ICELAND — Have you ever witnessed a landscape so magnificent that all you were left with was a feeling of transcendence? Scenery so majestic that time seemed suspended and all that remained was a captivating one-person show where nature would takes the starring role?
Rare are the countries where the ordinary becomes extraordinary. Iceland, the magical fire and ice island stranded on the apex of the world, is one of them. A simple stroll will become a trek onto Europe’s largest ice sheet. A hike will turn into a sensorial experience guided by the overwhelming sound of crashing water from a 60-meter tall waterfall. A gaze at the sky will make you feel like you’re staring at the heavens’ green curtains.
I fell so totally in love with Iceland a few years ago that I made it my life’s mission and profession to help travelers discover this wonderland. Here are some of my favorite spots.
There is something uncanny in standing in front of a 62-meter tall and 25-meter wide thundering cascade. The roaring sound of the giant can be heard from afar, making it almost intimidating to approach. Whether you stand at the waterfall's base and get lost in its mist or you dare climbing the abrupt 527 steps for vertiginous views, Skógafoss will take your breath away. On sunny days, single and double rainbows dance in its haze. Legend has it that a Viking settler hid a chest filled with gold in a cave behind the waterfall ,which has yet to be successfully pulled out. Only the ring on the side of the chest was recovered by locals, and is now displayed at the Skógar museum. It's a tale that only adds to the mystical atmosphere that reigns at Skógafoss.
Jökulsárlón Glacier Lagoon
Time seems to stand still at the Jökulsárlón Glacier Lagoon, where ice sculptures shift and creak in ghostly procession. Located halfway between Höfn and Skaftafell, the ever-growing lagoon — the result of melting glacier water from the retreating Vatnajokull glacier — is by far one of the most spectacular landscapes in Iceland. From the translucent ice washed up on the shore to the incandescent turquoise of the 1,000-year-old icebergs stripped with black volcanic ash, it is hard not to be mesmerized by the palette of this majestic scenery. The most observant may even notice seals lounging on the icebergs. (Nothing ever prepares me for this grandiose backdrop, no matter how hard I try or how many times I visit.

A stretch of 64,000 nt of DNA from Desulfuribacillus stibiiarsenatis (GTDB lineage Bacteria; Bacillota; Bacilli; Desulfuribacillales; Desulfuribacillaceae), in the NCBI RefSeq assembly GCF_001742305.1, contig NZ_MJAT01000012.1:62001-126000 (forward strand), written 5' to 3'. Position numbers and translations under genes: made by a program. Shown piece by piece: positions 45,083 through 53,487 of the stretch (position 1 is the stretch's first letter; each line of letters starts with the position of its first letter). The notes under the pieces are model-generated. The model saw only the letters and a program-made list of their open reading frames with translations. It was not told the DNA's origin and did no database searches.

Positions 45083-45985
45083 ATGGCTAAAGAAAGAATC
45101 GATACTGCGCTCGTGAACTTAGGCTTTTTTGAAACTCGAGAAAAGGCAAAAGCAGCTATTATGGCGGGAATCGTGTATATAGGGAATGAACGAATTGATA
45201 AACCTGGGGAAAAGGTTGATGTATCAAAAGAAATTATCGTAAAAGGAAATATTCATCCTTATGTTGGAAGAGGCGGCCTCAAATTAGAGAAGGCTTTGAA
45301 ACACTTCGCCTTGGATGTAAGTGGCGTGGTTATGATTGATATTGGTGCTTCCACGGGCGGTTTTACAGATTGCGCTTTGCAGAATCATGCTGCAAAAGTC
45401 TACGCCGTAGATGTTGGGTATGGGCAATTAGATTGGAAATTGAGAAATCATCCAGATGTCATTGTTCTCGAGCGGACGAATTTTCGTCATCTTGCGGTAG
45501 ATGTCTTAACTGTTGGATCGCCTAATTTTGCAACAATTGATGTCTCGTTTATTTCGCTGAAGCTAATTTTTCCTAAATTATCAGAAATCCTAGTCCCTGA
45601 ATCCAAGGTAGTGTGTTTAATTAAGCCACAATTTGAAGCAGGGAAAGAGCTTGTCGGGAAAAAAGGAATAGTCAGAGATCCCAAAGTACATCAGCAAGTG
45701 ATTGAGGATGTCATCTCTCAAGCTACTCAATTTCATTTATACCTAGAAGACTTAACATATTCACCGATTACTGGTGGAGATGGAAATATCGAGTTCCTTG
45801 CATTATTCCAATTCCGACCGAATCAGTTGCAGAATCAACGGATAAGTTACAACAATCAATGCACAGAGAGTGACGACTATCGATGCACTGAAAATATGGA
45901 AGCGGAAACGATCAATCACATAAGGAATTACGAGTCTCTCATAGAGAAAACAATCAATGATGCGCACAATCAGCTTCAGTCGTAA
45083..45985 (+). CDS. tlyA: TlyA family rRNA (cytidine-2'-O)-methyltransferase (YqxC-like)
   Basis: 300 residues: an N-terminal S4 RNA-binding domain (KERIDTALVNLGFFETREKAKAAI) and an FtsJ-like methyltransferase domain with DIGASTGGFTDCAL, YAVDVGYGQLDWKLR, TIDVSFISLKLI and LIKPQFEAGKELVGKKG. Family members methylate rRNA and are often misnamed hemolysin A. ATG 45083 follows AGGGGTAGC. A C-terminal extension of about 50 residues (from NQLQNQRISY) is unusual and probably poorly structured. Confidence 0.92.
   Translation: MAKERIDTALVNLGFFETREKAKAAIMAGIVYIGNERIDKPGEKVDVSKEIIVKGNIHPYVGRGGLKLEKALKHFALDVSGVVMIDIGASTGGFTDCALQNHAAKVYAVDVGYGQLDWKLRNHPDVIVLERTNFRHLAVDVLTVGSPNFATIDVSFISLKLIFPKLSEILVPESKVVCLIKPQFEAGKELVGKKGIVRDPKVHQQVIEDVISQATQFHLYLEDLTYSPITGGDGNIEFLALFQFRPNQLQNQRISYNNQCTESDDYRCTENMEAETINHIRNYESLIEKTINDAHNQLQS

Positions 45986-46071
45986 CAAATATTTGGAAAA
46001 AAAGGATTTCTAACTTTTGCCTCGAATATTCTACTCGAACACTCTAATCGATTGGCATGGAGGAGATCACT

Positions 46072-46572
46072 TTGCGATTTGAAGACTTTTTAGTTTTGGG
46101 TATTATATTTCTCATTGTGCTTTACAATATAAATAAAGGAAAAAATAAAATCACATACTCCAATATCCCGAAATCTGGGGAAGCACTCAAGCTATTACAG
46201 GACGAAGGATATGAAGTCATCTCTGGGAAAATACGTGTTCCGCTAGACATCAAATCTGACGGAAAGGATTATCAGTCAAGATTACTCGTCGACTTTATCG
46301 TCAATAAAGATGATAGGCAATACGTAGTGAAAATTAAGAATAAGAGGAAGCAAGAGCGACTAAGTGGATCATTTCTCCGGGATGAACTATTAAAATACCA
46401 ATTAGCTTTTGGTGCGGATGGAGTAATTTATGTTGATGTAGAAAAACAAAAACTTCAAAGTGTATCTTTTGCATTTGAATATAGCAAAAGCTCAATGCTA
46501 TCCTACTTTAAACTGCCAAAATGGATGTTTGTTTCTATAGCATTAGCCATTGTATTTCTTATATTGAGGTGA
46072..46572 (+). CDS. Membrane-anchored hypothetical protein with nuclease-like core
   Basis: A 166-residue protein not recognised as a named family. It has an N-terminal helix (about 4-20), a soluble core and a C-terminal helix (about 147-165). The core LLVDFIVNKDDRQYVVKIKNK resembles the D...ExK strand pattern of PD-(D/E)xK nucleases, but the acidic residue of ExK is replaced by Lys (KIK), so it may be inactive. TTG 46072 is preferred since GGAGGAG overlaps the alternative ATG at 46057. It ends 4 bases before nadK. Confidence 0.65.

The Westfjords are ones of the wildest and most remote regions of Iceland, which perhaps explains why they are often called the last frontier. Less popular among tourists than the South Coast due to its remoteness and distance from the main Ring Road that circles the island, the region best exemplifies what Iceland has to offer: nature in its primitive, wild state. From roads winding around dramatic coastal fjords to bucolic fishing villages steeped in history and tradition to vast mountain ranges, visiting the Westfjords makes you feel like you've ventured to the edge of the world.
Perhaps the most spectacular landscape in this region is Látrabjarg, the towering 14-kilometer long and up to 441-meter high sea cliff (the largest in Europe). From mid-May to mid-August, the awe-inspiring cliff is home to an astounding variety of birds: guillemots, snipes, razorbills, red-throated loons and, of course, lots and lots of puffins. The quietness of the place and the fact tha Látrabjarg is located at the tip of the Westfjords conveys a feeling of complete isolation, only interrupted by the chirping of the birds.
Vatnajökull Ice Cap
What do Batman, Star Wars, Interstellar, and Games of Thrones have in common? All were filmed on mighty Vatnajökull, the largest glacier in Europe, covering eight percent of Iceland's landmass. And for good reasons: Bleak sceneries striated by dramatic crevasses. Stark ice formations. Luminous blue ice caves. The sound of cracking ice. Facing the raw beauty of Vatnajökull is one of the most humbling experiences I have ever experiences.
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